The Florida Panthers
How does this sound, the Panthers asked Vegas: We’re going to fire our coach so you can hire him in a few months; leave a top center unprotected in the expansion draft; and — wait, there’s more! — trade you another leading scorer to supply instant offense. This conversation did not actually happen, but the moves did. A strong Panthers presence courses through the Golden Knights.
The enduring image of Gallant had been of him climbing into a taxi outside PNC Arena in Raleigh, N.C., in November 2016 after being fired by the Panthers. Now it is of him standing behind the Vegas bench, overseeing a team that wins again and again and again. He pumps positivity instead of dwelling on mistakes, listens instead of demands.
“You feel good about yourself when your coach feels good about you,” Gallant said Saturday.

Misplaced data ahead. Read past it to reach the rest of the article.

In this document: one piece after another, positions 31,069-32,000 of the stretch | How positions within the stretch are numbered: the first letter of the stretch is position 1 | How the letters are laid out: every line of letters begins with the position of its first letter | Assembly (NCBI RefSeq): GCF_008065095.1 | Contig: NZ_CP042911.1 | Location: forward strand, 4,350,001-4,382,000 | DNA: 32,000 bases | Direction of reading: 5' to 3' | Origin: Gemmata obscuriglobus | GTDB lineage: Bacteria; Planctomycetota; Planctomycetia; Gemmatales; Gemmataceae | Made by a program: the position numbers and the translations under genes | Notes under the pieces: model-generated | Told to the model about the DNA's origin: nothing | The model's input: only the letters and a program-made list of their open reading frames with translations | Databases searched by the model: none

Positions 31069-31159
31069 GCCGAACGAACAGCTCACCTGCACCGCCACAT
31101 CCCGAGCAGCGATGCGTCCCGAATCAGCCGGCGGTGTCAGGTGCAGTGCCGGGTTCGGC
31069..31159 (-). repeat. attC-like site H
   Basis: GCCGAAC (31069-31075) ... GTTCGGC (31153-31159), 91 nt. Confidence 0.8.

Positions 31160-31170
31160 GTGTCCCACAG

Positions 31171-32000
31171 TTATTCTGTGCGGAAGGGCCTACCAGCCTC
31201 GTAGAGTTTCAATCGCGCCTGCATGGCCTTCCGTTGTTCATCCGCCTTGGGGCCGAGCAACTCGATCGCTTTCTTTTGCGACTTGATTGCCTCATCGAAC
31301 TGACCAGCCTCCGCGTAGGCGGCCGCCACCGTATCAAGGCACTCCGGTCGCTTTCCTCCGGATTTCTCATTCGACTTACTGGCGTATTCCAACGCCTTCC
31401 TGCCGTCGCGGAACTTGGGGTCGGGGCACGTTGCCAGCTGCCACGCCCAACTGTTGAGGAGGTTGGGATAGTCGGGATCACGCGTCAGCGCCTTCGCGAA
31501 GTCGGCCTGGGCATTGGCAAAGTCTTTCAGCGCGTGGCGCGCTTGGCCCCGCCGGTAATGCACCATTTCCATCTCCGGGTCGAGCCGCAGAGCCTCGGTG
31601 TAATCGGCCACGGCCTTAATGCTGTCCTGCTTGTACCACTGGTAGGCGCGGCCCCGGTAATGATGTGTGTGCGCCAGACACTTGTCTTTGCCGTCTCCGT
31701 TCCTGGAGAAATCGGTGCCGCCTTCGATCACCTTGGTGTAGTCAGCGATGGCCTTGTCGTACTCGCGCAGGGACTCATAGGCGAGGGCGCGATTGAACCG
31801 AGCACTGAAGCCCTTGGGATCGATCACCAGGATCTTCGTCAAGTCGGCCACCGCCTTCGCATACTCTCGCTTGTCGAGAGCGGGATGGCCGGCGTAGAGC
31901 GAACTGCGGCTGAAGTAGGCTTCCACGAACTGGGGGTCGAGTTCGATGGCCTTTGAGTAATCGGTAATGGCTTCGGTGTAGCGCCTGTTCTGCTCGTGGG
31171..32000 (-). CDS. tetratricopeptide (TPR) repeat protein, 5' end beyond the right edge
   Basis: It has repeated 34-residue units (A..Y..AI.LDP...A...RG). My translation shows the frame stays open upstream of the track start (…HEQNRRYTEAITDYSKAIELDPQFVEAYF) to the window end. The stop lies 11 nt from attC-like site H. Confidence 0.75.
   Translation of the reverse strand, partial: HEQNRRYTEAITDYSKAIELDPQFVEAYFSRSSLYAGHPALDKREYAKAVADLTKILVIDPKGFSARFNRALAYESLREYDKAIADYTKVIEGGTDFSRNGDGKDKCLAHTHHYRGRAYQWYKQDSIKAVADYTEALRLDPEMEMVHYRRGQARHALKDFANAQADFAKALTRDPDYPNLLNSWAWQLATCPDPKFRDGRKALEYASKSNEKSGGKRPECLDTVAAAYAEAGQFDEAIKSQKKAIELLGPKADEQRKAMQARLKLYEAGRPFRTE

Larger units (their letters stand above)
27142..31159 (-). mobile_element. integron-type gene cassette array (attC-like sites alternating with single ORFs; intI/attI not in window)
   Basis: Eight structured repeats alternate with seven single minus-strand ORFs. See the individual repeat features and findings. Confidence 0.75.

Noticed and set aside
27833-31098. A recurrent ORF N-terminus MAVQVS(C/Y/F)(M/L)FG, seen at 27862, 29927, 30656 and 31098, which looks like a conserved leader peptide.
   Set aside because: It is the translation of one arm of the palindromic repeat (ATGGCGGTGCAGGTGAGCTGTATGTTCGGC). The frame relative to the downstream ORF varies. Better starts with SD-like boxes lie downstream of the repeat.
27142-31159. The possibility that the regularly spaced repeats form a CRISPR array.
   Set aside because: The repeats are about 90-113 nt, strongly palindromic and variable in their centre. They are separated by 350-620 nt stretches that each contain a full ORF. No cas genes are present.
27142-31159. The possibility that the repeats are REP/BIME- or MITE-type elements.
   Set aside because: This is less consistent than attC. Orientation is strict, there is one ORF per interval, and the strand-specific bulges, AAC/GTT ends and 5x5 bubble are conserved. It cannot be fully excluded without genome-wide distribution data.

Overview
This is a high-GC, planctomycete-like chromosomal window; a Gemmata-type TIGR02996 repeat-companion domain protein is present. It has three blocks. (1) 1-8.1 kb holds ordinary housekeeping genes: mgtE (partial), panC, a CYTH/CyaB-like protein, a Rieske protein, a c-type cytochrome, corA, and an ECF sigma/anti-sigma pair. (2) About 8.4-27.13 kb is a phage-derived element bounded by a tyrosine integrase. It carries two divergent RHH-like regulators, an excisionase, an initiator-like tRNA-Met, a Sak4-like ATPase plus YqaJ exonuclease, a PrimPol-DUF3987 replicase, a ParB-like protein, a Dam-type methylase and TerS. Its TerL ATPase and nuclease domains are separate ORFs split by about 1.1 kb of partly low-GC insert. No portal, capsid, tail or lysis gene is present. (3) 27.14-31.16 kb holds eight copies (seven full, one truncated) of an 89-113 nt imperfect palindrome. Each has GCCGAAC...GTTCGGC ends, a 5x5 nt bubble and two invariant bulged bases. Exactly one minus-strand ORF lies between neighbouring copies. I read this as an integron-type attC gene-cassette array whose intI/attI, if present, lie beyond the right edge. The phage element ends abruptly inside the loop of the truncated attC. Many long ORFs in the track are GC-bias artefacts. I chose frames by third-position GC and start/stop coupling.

Thirty goals last season couldn’t persuade Florida to retain Jonathan Marchessault, who followed up by tallying 27, to go with 48 assists, for Vegas while becoming a more responsible two-way player. In these playoffs, he has amassed 18 points, tied for most by a player in a franchise’s postseason debut, and two game-winning goals.
Marchessault’s former Panthers teammate Reilly Smith, acquired for a fourth-round pick, flanks him on Vegas’s top line. All he’s done this postseason is rank second on the team in playoff scoring — behind Marchessault.
As usual, the N.H.L.’s premier snipers led the league in goals this season: Alex Ovechkin, Patrik Laine, William Karlsson — wait, who? Across his three previous seasons, with Anaheim and Columbus, Karlsson scored 18 goals. This season he had 20 by New Year’s Eve, when he registered a hat trick against Toronto.
Finishing with 43 goals, one behind Laine and six behind Ovechkin, Karlsson, 25, provided a jolt to the Golden Knights’ offense that was welcomed as much as it was unexpected.
The Chips on Their Shoulders
No matter how many goals they scored (or didn’t score) last season, no matter how many saves they made (or didn’t make), the Golden Knights gathered for training camp before the season as equals — traded and exposed, discarded by their old teams, exiled to an expansion franchise in the middle of the desert. Disrespected and discounted, the Golden Knights coalesced around that snub.